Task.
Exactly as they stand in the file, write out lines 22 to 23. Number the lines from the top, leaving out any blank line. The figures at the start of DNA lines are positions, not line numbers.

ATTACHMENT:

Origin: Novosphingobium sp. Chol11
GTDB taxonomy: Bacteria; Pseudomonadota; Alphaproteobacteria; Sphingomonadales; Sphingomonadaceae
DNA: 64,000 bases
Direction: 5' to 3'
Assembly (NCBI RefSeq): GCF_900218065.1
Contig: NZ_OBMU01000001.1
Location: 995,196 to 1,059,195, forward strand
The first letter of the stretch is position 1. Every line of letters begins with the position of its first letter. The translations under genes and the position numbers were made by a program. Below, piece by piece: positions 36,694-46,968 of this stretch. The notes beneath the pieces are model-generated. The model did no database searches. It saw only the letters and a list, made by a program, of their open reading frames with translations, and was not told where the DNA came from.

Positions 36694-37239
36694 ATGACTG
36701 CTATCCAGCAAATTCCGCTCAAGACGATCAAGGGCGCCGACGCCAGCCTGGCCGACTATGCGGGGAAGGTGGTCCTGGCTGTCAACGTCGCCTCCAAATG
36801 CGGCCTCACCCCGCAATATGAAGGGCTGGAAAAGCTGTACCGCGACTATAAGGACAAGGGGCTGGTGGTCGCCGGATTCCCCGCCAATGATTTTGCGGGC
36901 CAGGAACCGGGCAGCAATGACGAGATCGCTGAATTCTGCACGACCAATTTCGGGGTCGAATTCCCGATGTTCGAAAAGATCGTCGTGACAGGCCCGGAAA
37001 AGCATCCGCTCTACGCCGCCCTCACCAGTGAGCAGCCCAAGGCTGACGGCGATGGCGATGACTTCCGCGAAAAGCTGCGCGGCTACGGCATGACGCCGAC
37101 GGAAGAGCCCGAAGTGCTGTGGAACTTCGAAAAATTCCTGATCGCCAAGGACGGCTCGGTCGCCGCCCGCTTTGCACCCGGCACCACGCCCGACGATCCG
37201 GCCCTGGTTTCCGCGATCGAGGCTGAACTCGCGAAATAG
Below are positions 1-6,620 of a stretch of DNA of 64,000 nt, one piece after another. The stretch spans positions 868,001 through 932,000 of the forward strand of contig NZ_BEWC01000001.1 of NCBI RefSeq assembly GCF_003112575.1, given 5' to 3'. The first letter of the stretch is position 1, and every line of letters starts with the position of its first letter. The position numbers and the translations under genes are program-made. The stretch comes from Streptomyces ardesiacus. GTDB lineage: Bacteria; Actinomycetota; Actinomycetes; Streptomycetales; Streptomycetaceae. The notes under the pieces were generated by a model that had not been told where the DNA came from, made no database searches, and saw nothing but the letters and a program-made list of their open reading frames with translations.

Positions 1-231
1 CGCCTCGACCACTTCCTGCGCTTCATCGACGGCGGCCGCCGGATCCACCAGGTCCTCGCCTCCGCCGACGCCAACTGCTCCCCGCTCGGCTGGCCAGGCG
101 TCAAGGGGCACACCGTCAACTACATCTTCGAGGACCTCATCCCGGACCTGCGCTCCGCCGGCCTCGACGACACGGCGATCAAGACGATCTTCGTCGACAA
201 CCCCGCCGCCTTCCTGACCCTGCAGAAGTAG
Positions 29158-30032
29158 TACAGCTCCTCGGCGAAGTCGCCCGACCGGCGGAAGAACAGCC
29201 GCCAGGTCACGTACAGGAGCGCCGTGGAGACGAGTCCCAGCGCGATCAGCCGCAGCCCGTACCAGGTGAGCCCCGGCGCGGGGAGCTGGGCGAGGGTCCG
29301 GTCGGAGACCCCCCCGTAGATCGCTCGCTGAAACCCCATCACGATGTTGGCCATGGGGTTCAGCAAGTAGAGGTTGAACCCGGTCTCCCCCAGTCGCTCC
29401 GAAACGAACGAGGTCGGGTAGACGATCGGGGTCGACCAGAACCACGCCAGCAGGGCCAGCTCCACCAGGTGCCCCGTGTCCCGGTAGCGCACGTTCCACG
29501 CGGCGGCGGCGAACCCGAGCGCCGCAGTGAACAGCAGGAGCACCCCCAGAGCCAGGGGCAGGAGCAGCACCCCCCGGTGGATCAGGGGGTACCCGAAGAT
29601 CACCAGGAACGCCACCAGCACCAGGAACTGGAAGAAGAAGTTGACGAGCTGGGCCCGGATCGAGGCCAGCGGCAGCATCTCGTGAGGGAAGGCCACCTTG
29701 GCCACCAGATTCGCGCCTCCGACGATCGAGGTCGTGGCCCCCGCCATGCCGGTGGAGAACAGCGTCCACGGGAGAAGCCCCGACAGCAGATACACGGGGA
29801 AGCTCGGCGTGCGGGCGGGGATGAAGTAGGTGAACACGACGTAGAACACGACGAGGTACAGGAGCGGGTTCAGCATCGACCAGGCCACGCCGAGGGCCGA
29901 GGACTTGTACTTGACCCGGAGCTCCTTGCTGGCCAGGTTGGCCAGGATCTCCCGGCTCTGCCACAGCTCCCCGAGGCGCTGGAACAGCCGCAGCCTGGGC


Positions 29158-30032
29158 TACAGCTCCTCGGCGAAGTCGCCCGACCGGCGGAAGAACAGCC